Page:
Continued from yesterday's post
All I can see is the back of her head, some blood and the shattered windscreen. All I can feel is her head, neck and shoulders and yet something tells me that she is slipping into unconsciousness.
Cramped up in the back of the low roof van a firefighter appears beside me, he's trying to remove the metal plate that separates the two sections of the van and I have to wriggle to the side to let him see how securely it is fixed. He tells me it's going to take some time before the roof can come off.
I shout through to the FRU and ask him if my patient is still conscious.
“It don't look it”, comes back the reply, he's busy getting some venous access while stretched across the passenger seat.
This means it's decision time – do we wait until the roof is cut off in order to fully protect the neck and spine, or do we just manhandle her out as smoothly as possible because of the real risk of her losing her airway and choking to death. Also, if there is a serious head injury then they may need their skull drilled and waiting for the roof to come off may take longer than this patient has.
It's all about potentials – potential neck injury (that if we aggravate could stop her breathing) versus a potential airway problem versus the potential need to be in hospital for neurosurgery before her brain squeezes, like toothpaste from a tube, out the bottom of her skull.
Then that familiar flash of imagination – me standing before the Coroner, explaining my actions and my reasoning.
“Sod it!”, I say to the FRU, “We need to get her out now, we can't wait for the roof”.
The spinal board is squeezed under her buttocks, then as carefully as possible we rotate her out and lay her flat on the board and then onto the trolley-bed. Securing her we move her to the ambulance.
She's now deeply unconscious.
Cutting off her clothes we make a quick check of the basics – the airway is still open, so we can manage that using the tools we have on the ambulance, she's still breathing – which is always handy, the slightly worrying thing is that her pulse is starting to drop although the blood pressure is remaining stable. A dropping pulse can mean a serious head injury.
The next question leaps to my mind, do we wait for the HEMS doctors to turn up, or do we make a run for the hospital.
“HEMS are eight or nine minutes away”, my crewmate tells me, radio mike in hand. It would seem that she is reading my mind.
“OK, we'll go”, I say, I know my mates driving – in nine minutes we'll be at the hospital. I go to secure the back doors of the ambulance and see the HEMS car pull up.
Stay and play a bit then.
The doctor jumps on board – as always polite and professional and starts to assess the patient. The doctor thinks that they should sedate the patient and intubate in order to protect the airway and I don't disagree – she'd need to be intubated before surgery anyway and this way the airway is definitely secure for the transport to hospital.
As they always do, they take the patient off the back of the ambulance so that they have more room. I know it's not the same thing but I feel pride for my crewmate who manages to intubate both in the back of the vehicle and when the patient is stuck under a wardrobe.
The doctor first wants to wrap the patient in bubble wrap to keep them warm – I bite my tongue at the thought that the back of my ambulance is perfectly warm, and besides what happened to therapeutic hypothermia? But HEMS are fully informed on the latest trauma research so I am more than happy to let them do what they want. The responsibility isn't on me anymore, it's on the HEMS doctor and I'm sure that they have also got the same 'Coroner's court' vision in the back of their mind that I have.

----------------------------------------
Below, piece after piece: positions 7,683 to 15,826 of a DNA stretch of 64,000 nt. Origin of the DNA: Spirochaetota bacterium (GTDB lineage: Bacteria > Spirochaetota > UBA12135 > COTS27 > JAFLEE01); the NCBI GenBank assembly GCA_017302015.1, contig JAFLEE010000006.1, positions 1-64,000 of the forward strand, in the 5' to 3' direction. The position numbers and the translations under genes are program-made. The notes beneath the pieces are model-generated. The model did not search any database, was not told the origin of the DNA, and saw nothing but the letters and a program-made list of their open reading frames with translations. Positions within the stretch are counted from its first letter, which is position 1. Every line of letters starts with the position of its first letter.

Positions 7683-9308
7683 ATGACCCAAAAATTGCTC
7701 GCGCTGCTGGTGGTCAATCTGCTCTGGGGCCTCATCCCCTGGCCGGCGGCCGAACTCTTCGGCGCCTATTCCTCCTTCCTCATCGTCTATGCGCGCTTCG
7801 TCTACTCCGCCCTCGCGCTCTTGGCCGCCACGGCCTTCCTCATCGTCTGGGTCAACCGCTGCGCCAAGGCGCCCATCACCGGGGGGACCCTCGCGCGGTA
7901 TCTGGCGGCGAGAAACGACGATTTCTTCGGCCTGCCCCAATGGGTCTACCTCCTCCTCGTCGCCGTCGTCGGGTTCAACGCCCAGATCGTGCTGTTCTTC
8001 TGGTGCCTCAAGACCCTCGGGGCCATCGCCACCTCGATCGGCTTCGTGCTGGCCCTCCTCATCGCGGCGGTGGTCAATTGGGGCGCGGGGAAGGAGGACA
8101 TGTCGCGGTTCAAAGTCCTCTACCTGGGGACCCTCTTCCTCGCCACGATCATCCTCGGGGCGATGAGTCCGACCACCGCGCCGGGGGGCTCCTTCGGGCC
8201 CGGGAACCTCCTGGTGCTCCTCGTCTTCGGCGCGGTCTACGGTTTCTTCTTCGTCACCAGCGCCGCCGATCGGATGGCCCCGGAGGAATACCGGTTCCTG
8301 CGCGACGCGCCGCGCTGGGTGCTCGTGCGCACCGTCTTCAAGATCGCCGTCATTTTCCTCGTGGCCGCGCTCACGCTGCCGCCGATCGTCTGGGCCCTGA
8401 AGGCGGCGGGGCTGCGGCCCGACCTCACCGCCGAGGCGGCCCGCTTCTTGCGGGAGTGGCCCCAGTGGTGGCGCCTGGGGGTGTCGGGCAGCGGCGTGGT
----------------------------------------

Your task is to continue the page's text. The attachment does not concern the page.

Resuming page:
But I really should ask them about it the next chance I get.
Just as the doctor is about to intubate the patient she starts to come around. Suddenly she is no longer unconscious, but awake, alert and orientated.
That's good, but again, this can be the sign of a serious head injury.
“OK”, says the doctor, “let's go without sedating them”.
We load the patient back up onto my ambulance, change over the monitoring machinery (for the third time) and make our run to the hospital, the doctor in the back of the truck making notes while I make sure that our patient doesn't move around too much on the trolley-bed. Our patient's consciousness drops and rises during the trip.
The trip takes eight minutes – I swear that my crewmate channels Stirling Moss and I trust her driving completely (except for her reversing, but that's another matter).
Into the resuscitation room and the HEMS doctor hands over to the staff there, our patient is awake again and so the hospital doctors can get a better history from the patient. I go out to the ambulance and start the long process of documenting everything while my crewmate cleans up the back.
There is no closure to this story.
I'd love to be able to tell you how the patient got on but I never knew her name, so I can't ask the reception staff to pull their A&E notes so I can have a look at what the CT scan showed. I don't see HEMS often enough to ask them about the progress of our patient, when I next see them they will have seen countless other seriously ill patients. The police probably won't ask me for a statement on the accident in question. I'll likely never know if my decision to move the patient before the roof was off was the right one, or if I did more harm to them. I'll not get a thank you letter and I don't expect one. The only way I think I'll know about my patient is if they die and it goes to the Coroner's court.
In which case I'm happy to remain ignorant.
So I'll probably never know what happened to my patient and that is the usual course of events. Just clean the ambulance and move to the next person.